Edited by Brian P. Pace, MA, Assistant Editor.
One of the last lessons that a physician has to learn is that a child
is not a little man. At birth the child is a very incomplete human; it increases
in size rapidly during the first few months of extra-uterine life, but this
rapid growth of its organs is of course at the expense of the stability, in
other words, the resisting power of the organism to abnormalities of all kinds.
The blood of infants and young children is especially prone to undergo changes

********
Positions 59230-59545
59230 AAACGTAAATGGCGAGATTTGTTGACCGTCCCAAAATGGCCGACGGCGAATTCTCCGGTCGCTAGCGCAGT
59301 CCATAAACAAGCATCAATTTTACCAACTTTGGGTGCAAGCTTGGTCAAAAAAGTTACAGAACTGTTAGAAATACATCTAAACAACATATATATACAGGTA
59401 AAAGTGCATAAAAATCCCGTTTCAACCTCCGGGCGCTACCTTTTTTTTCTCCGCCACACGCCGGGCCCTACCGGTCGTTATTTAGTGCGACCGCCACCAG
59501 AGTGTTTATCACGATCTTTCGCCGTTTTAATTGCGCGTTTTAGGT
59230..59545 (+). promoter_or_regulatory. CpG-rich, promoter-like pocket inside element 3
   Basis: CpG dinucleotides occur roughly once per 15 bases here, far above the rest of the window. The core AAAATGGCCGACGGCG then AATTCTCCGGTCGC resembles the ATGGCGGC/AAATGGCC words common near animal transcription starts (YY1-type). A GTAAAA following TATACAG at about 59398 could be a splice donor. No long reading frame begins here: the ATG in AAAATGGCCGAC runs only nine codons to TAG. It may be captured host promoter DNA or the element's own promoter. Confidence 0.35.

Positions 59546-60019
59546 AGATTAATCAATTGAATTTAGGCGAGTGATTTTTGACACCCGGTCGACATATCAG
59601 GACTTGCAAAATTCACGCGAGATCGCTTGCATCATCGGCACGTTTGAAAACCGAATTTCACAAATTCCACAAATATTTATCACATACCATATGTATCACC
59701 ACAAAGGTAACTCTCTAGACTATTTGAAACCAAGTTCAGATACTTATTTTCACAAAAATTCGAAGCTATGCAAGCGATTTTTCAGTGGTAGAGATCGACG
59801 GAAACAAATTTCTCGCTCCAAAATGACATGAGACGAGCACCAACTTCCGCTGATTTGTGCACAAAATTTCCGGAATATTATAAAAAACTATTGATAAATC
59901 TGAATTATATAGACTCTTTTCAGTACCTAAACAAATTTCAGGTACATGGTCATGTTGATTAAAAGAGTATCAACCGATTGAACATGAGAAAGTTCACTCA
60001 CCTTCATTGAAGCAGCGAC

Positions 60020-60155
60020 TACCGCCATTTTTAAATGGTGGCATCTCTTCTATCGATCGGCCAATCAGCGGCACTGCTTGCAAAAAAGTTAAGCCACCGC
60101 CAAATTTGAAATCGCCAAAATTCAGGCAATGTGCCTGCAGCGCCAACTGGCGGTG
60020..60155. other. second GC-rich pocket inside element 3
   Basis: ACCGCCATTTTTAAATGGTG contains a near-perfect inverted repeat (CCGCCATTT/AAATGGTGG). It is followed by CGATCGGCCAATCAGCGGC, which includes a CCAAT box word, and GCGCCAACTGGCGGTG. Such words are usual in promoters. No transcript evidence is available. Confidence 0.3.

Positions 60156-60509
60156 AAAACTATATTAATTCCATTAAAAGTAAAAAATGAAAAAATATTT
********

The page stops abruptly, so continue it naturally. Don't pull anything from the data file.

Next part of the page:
from slight causes and, as a rule, the younger the individual the less the
effort needed to throw the blood off its balance, so to speak. For instance,
lesions causing a slight leucocytosis or an anemia in an adult would be very
likely to bring about a marked leucocytosis or an anemia of high grade in
THE BLOOD IN INFANCY.. JAMA. 1998;279(22):1778L. doi:10.1001/jama.279.22.1778